Indigenous Places and Colonial Spaces

The Politics of Intertwined Relations

Author: Nicole Gombay,Marcela Palomino-Schalscha

Publisher: Routledge

ISBN: 9781138202979

Category: Indigenous peoples

Page: 280

View: 6440

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Indigenous peoples are striving to reframe the worlds they inhabit in ways that more closely resemble their own aspirations. Such a process requires settler-colonial policies to recognize not only Indigenous peoples' contestations of existing power relations, but also the inadequacy of their responses to these contestations. This book critically explores the extent to which these parties are managing to reformulate the conditions by which they live in shared territories. It brings together a range contributions across the humanities and social sciences, from international and leading researchers, both Indigenous and non-Indigenous themselves. Part I provides an ontological overview to frame the conceptual worlds of Indigenous peoples in historical and contemporary contexts. Part II examines strategies used by Indigenous peoples to enact territorial obligations to land. Often, such obligations have been negotiated through settler colonial states' attempts to delimit who they deem to be Indigenous and what rights then accrue as a consequence. Part III examines the contradictions and tensions stemming from such processes of state recognition. This thorough insight into indigenous communities will appeal to researchers in the field of Cultural Geography, Rural Studies, Population Geography and Indigenous Peoples.

Sharing Economies in Times of Crisis

Practices, Politics and Possibilities

Author: Anthony Ince,Sarah Marie Hall

Publisher: Routledge

ISBN: 1317337697

Category: Business & Economics

Page: 194

View: 4626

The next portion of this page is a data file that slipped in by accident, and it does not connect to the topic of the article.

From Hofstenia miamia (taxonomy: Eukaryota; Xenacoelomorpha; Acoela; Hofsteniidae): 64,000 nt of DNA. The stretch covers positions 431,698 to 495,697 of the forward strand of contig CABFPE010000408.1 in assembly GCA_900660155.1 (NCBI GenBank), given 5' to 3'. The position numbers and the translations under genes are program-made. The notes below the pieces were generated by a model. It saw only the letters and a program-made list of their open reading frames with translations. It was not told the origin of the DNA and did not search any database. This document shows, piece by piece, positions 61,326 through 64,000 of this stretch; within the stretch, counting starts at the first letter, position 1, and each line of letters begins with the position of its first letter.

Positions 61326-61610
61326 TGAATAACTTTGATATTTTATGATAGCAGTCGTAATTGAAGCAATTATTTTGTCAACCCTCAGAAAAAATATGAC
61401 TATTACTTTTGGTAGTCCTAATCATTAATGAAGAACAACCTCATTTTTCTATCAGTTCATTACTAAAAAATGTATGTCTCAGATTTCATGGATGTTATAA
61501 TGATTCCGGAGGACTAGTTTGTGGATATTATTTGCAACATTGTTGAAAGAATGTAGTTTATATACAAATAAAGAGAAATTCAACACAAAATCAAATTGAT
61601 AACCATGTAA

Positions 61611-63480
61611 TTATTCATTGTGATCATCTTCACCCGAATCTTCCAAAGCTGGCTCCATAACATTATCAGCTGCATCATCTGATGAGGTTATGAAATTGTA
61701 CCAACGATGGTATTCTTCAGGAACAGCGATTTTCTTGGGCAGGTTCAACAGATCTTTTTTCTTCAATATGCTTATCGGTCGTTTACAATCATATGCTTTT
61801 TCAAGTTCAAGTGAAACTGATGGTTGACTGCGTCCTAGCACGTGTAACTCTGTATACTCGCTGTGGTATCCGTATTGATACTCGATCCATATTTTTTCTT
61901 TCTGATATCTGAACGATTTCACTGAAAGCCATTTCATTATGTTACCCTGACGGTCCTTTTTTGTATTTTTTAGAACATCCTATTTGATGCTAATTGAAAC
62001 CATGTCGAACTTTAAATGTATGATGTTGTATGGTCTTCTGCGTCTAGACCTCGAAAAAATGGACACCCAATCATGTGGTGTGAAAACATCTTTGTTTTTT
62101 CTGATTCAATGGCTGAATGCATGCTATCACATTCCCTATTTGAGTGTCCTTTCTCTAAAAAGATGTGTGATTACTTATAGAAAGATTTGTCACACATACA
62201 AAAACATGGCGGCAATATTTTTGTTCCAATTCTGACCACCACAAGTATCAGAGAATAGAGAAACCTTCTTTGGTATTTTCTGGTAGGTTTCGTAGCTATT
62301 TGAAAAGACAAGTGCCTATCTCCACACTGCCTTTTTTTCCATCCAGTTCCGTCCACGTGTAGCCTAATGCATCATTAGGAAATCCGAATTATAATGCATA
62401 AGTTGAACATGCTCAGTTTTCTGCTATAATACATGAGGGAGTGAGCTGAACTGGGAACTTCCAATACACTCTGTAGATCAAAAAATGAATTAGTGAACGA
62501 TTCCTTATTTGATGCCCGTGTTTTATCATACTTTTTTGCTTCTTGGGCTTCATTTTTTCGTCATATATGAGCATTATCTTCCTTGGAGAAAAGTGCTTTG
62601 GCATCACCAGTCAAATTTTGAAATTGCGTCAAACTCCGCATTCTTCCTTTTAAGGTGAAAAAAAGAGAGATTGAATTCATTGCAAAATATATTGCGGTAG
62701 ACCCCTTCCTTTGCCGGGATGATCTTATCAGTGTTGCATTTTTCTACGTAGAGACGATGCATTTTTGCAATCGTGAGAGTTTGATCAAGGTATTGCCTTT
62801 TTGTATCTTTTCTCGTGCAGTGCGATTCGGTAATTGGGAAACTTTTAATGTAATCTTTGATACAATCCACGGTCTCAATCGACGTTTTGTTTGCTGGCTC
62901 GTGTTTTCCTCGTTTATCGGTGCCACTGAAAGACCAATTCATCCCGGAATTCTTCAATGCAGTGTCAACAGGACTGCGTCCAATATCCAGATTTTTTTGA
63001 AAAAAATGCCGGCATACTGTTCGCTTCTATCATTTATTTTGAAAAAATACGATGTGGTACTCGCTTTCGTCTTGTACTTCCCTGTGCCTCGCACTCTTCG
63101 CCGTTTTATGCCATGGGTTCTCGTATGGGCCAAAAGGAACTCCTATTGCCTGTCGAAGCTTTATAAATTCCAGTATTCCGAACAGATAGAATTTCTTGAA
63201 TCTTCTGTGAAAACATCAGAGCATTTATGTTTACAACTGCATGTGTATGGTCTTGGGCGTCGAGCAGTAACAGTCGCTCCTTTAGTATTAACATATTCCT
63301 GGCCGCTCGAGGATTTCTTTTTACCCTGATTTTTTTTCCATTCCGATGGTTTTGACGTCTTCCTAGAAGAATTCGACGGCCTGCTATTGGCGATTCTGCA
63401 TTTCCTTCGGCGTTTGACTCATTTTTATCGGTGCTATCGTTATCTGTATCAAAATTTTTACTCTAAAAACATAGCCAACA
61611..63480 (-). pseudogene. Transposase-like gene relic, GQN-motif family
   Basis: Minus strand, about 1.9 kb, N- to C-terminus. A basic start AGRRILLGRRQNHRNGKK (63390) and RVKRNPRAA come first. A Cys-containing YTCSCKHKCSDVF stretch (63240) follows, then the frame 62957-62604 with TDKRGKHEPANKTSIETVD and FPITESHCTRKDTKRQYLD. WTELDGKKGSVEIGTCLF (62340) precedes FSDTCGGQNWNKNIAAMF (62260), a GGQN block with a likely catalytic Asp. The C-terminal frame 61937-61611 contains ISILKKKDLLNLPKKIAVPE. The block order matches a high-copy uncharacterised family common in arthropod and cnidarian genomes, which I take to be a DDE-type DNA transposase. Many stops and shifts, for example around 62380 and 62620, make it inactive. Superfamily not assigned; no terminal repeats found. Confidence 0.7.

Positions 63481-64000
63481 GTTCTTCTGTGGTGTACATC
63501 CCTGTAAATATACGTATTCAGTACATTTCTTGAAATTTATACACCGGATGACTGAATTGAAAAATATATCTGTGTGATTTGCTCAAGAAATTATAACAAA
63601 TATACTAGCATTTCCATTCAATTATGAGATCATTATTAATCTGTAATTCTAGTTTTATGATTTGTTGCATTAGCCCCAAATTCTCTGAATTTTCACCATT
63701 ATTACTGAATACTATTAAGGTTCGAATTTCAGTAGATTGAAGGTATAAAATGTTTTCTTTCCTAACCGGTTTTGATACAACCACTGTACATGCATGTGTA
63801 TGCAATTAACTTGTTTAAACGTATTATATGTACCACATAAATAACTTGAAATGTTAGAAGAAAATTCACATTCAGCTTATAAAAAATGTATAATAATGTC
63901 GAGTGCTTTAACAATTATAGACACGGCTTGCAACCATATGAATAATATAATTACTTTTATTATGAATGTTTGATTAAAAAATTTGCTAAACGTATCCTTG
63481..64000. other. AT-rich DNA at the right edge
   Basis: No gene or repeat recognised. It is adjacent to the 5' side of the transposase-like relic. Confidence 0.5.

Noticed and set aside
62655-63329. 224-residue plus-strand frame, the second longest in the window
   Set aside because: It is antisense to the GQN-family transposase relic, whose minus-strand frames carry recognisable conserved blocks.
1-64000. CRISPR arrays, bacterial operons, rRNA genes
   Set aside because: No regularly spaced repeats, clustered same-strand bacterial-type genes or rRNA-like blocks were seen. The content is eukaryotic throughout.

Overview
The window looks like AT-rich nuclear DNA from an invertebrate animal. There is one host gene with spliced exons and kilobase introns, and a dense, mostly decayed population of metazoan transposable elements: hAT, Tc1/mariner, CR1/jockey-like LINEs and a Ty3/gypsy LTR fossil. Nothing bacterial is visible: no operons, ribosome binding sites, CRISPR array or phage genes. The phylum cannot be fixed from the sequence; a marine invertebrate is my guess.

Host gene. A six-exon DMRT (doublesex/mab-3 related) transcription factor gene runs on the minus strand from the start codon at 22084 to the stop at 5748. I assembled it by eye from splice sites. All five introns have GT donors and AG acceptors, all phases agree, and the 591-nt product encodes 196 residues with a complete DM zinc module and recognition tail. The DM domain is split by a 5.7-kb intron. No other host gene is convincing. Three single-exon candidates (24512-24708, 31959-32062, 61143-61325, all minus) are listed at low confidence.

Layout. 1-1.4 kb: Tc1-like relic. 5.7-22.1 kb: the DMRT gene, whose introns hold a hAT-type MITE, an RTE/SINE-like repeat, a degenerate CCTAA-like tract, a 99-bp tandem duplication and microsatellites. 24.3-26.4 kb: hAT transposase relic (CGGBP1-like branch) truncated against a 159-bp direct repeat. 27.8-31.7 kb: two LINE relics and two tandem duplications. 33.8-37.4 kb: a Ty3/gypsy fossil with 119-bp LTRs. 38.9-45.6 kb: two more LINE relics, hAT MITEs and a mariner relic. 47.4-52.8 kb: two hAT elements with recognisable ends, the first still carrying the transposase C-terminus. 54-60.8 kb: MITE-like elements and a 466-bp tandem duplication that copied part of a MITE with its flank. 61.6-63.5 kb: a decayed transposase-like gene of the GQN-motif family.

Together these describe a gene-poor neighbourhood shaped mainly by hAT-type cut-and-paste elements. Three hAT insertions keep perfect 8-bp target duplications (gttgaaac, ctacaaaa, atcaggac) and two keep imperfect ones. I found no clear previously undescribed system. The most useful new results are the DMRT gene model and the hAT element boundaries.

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The ‘new sharing economy’ is a growing phenomenon across the Global North. It claims to transform relationships of production and consumption in a way that can improve our lives, reduce environmental impacts, and reduce the cost of living. Amidst various economic, environmental, and other crises, this message has strong resonance. Yet, it is not without controversy, and there have been heated debates over negative dimensions for workers and consumers alike. This book stretches far beyond the sharing economy as it is popularly defined, and explores the complex intersections of ‘sharing’ and ‘the economy’, and how a better understanding of these relationships might help us address the multiple crises that confront contemporary societies. The contributors to this book explore a wide diversity of sharing systems and practices from various empirical case studies, ranging from hospitality to seed-swapping, and from indigenous land rights to alcohol consumption. In each chapter, a different crisis or vulnerability frames and shapes the study, allowing contributors to unpick the ways in which crisis and sharing relate to each other in real life. The book is divided into three thematic sections. Following an extended introduction to the themes and ideas of the book by the editors, the first section foregrounds the shaping of sharing practices by already existing or anticipated crises. The second section focuses on the lived relations between sharing and economic practice. In the third section, authors conclude the book by exploring the possibilities and challenges for creating alternative economic forms grounded in practices of sharing. This edited volume makes a major, original contribution towards academic understandings of sharing economies in the context of crises. It is suitable for both students and academics who are interested in political economy, economic geography and consumption.